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Scaling of the mean and variance of population dynamics under fluctuating regimes

Pertoldi, Cino; Faurby, S.; Reed, D. H.; Knape, J.; Bjorklund, M.; Lundberg, Per LU ; Kaitala, V.; Loeschcke, V. and Bach, L. A. (2014) In Theory in Biosciences 133(3-4). p.165-173
Abstract
Theoretical ecologists have long sought to understand how the persistence of populations depends on the interactions between exogenous (biotic and abiotic) and endogenous (e.g., demographic and genetic) drivers of population dynamics. Recent work focuses on the autocorrelation structure of environmental perturbations and its effects on the persistence of populations. Accurate estimation of extinction times and especially determination of the mechanisms affecting extinction times is important for biodiversity conservation. Here we examine the interaction between environmental fluctuations and the scaling effect of the mean population size with its variance. We investigate how interactions between environmental and demographic stochasticity... (More)
Theoretical ecologists have long sought to understand how the persistence of populations depends on the interactions between exogenous (biotic and abiotic) and endogenous (e.g., demographic and genetic) drivers of population dynamics. Recent work focuses on the autocorrelation structure of environmental perturbations and its effects on the persistence of populations. Accurate estimation of extinction times and especially determination of the mechanisms affecting extinction times is important for biodiversity conservation. Here we examine the interaction between environmental fluctuations and the scaling effect of the mean population size with its variance. We investigate how interactions between environmental and demographic stochasticity can affect the mean time to extinction, change optimal patch size dynamics, and how it can alter the often-assumed linear relationship between the census size and the effective population size. The importance of the correlation between environmental and demographic variation depends on the relative importance of the two types of variation. We found the correlation to be important when the two types of variation were approximately equal; however, the importance of the correlation diminishes as one source of variation dominates. The implications of these findings are discussed from a conservation and eco-evolutionary point of view. (Less)
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author
organization
publishing date
type
Contribution to journal
publication status
published
subject
keywords
Environmental variability, Effective population size, Extinction, Scaling effect, Temporal autocorrelations in the environment
in
Theory in Biosciences
volume
133
issue
3-4
pages
165 - 173
publisher
Springer
external identifiers
  • wos:000344791500005
  • scopus:84933501851
ISSN
1431-7613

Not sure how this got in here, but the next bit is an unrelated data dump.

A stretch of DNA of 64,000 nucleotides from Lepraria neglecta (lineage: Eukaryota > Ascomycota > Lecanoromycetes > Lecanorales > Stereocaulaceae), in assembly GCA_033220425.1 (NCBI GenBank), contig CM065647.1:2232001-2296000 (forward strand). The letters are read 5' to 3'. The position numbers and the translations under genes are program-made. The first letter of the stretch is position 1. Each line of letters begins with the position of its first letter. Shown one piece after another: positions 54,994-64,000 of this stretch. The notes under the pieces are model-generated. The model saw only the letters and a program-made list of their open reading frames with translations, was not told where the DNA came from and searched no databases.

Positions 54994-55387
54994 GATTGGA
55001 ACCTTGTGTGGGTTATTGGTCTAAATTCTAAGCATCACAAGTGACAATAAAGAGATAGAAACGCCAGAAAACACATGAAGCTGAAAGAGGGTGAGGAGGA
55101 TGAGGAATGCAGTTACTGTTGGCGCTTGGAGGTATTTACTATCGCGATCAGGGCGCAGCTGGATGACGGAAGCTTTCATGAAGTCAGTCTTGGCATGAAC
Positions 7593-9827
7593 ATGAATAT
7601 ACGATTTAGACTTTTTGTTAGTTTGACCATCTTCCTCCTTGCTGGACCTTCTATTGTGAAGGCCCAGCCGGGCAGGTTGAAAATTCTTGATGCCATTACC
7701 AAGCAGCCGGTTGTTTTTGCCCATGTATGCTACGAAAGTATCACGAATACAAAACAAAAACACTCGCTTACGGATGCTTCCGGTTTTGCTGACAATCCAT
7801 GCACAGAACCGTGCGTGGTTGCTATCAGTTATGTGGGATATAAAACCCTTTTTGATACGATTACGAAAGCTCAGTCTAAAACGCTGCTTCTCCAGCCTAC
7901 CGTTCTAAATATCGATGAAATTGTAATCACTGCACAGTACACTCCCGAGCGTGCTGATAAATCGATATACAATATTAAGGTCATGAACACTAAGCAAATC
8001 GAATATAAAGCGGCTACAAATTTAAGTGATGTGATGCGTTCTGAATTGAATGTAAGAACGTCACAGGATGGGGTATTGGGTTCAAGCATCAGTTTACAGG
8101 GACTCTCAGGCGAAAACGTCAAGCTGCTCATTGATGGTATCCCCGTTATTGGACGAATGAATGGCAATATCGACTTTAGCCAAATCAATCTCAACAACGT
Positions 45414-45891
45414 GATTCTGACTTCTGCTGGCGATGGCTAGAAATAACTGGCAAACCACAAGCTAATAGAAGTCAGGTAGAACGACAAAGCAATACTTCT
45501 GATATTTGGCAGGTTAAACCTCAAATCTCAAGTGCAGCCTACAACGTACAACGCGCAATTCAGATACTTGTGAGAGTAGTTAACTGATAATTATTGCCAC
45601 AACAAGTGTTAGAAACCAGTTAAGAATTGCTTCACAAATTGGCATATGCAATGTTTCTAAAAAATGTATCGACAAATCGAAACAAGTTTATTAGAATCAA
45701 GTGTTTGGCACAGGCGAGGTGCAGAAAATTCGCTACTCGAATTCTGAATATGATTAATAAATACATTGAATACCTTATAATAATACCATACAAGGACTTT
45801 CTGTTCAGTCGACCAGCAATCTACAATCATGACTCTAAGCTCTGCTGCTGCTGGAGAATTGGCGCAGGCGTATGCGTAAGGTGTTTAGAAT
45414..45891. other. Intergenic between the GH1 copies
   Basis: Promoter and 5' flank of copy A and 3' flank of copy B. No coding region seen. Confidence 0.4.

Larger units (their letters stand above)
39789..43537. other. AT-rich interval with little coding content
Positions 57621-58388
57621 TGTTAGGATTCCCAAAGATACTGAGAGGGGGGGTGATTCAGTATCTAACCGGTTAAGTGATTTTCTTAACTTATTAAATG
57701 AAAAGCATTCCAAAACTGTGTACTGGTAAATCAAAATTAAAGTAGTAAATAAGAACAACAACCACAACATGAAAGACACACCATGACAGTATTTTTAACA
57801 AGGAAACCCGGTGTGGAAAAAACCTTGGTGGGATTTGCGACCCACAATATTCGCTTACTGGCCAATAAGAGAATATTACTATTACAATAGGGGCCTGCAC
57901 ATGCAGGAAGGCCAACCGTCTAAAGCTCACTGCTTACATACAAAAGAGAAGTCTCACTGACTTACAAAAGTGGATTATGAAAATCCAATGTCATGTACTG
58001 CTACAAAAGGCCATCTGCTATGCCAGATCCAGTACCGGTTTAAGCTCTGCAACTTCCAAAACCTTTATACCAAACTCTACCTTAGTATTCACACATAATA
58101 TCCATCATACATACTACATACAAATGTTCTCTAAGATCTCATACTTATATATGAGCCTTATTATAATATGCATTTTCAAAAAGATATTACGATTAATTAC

DOI
10.1007/s12064-014-0201-3
language
English
LU publication?
yes
id
ea20e01c-34c8-4bb5-8df0-35d6cf0e5ac9 (old id 4865177)
date added to LUP
2014-12-18 10:15:51
date last changed
2017-01-01 05:41:35
@article{ea20e01c-34c8-4bb5-8df0-35d6cf0e5ac9,
  abstract     = {Theoretical ecologists have long sought to understand how the persistence of populations depends on the interactions between exogenous (biotic and abiotic) and endogenous (e.g., demographic and genetic) drivers of population dynamics. Recent work focuses on the autocorrelation structure of environmental perturbations and its effects on the persistence of populations. Accurate estimation of extinction times and especially determination of the mechanisms affecting extinction times is important for biodiversity conservation. Here we examine the interaction between environmental fluctuations and the scaling effect of the mean population size with its variance. We investigate how interactions between environmental and demographic stochasticity can affect the mean time to extinction, change optimal patch size dynamics, and how it can alter the often-assumed linear relationship between the census size and the effective population size. The importance of the correlation between environmental and demographic variation depends on the relative importance of the two types of variation. We found the correlation to be important when the two types of variation were approximately equal; however, the importance of the correlation diminishes as one source of variation dominates. The implications of these findings are discussed from a conservation and eco-evolutionary point of view.},
  author       = {Pertoldi, Cino and Faurby, S. and Reed, D. H. and Knape, J. and Bjorklund, M. and Lundberg, Per and Kaitala, V. and Loeschcke, V. and Bach, L. A.},
  issn         = {1431-7613},
  keyword      = {Environmental variability,Effective population size,Extinction,Scaling effect,Temporal autocorrelations in the environment},
  language     = {eng},
  number       = {3-4},
  pages        = {165--173},
  publisher    = {Springer},
  series       = {Theory in Biosciences},
  title        = {Scaling of the mean and variance of population dynamics under fluctuating regimes},
  url          = {http://dx.doi.org/10.1007/s12064-014-0201-3},
  volume       = {133},
  year         = {2014},
}